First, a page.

Professor, Department of Psychology, School of Environmental and Forest Sciences
Peter H. Kahn, Jr. is Professor in the Department of Psychology and the School of Environmental and Forest Sciences, and Director of the Human Interaction with Nature and Technological Systems (HINTS) Laboratory at the University of Washington. He is also Editor-in-Chief of the academic journal Ecopsychology. His research seeks to address two world movements that are powerfully reshaping human existence: (1) The degradation if not destruction of large parts of the natural world, and (2) unprecedented technological development, both in terms of its computational sophistication and pervasiveness. He received his Ph.D. from the University of California, Berkeley. His publications have appeared in such journals as Science, Developmental Psychology, Human-Computer Interaction, Environmental Health Perspectives, Child Development, and Journal of Systems Software, as well as in such proceedings as CHI, HRI, and Ubicomp. His 5 books (all with MIT Press) include Technological Nature: Adaptation and the Future of Human Life (2011).
Ph.D. Student, Department of Psychology
Thea Weiss is currently a fourth-year doctoral student in Developmental Psychology at the University of Washington. She received dual B.A.’s (2014) in Neuroscience and English Literature from the University of Southern California. She has done research in emotion and cognition as well as theory of mind, and has worked as both a certified personal trainer and as a Registered Behavior Technician assisting children with Autism. The questions now guiding her research center upon the precarious position humanity finds itself in as a result of our technological affordances and conveniences. She seeks to understand the human condition through two primary research trajectories: 1) The technological mediation of nature through Virtual and Augmented Reality, and 2) The human interaction with artificial agents embodied in robotic and virtual forms. As the human relationship to the physical and social world is progressively mediated through technology, an understanding of the developmental implications for such a paradigm shift in the lived experience of the human mind and body becomes increasingly necessary.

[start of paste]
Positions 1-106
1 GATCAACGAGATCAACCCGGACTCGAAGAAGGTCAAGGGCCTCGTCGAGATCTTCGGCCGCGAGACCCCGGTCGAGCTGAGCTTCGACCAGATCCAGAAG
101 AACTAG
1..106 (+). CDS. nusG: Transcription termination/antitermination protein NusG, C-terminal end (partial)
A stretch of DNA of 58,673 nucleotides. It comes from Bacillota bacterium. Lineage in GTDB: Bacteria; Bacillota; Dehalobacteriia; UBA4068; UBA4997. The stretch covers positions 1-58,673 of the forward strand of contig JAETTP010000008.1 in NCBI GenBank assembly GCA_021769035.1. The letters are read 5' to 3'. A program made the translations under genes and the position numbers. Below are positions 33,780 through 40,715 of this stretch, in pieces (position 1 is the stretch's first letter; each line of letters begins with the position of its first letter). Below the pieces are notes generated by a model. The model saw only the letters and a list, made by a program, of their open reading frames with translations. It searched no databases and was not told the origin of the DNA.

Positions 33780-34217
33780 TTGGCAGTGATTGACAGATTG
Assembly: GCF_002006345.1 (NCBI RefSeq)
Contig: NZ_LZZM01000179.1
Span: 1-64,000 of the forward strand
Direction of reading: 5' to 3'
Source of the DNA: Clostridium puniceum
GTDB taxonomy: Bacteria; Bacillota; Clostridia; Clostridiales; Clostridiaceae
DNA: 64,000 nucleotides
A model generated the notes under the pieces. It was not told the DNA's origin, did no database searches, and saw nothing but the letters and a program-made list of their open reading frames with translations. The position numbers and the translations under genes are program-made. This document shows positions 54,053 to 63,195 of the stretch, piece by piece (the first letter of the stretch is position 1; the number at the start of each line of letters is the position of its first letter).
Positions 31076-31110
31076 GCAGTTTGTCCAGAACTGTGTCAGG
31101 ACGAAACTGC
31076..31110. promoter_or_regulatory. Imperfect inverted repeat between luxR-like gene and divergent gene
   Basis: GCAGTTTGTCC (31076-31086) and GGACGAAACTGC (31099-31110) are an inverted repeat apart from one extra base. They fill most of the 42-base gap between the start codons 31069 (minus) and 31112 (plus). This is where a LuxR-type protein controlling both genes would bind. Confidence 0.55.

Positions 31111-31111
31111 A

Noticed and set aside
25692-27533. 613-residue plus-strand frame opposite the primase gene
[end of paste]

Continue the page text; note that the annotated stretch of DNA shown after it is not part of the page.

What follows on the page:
Ph.D. Student, Department of Psychology
Carly Gray is a second-year doctoral student in Developmental Psychology at the University of Washington. She received her B.S. in Neuroscience and Behavior from the University of Notre Dame in 2018. Previously, Carly has been a research assistant on intervention projects focused on inter-parental conflict and emotional security in adolescents, as well as on self-regulation in kindergartners, and has worked as a Skills Trainer at a secure inpatient facility for adolescents with mental health challenges. Most recently, Carly was a multi-day whitewater inflatable kayaking guide with a non-profit in western Idaho. Broadly, her research interests center around physiological and mental health outcomes of human interaction with natural environments. She aims to understand the importance of interaction with nature for children in their development of emotion regulation skills and environmental values. Carly is especially interested in exploring the extent to which someone is immersed in a natural environment, identifying ways to measure and conceptualize a "degree of immersion", and coupling this concept with interaction patterns.
Ph.D. Student, Department of Psychology
Sarena Sabine is a first-year doctoral student in Developmental Psychology at University of Washington. She graduated from Bowdoin College in 2019 with a major in Psychology and Environmental Studies. In her Honors Thesis, she found that a multi-week nature imagery intervention benefited students’ well-being. She continued this line of research as a Research Associate in Psychology at Bowdoin College through the summer of 2020. She has also been involved in several research collaborations on topics including the mental health effects of Covid-19 on college students, the well-being benefits of a nature-based positive psychology intervention, and the role of pedagogical instruction on children’s ecological thinking and behavior. In her current research, she has become especially interested in the psychological impacts of immersive multi-sensory experiences in nature. Along with contributing to basic science, she hopes her research can contribute to people’s well-being, and speak to issues of environmental generational amnesia and climate change.
Ph.D. Student, Environmental Studies, Antioch University New England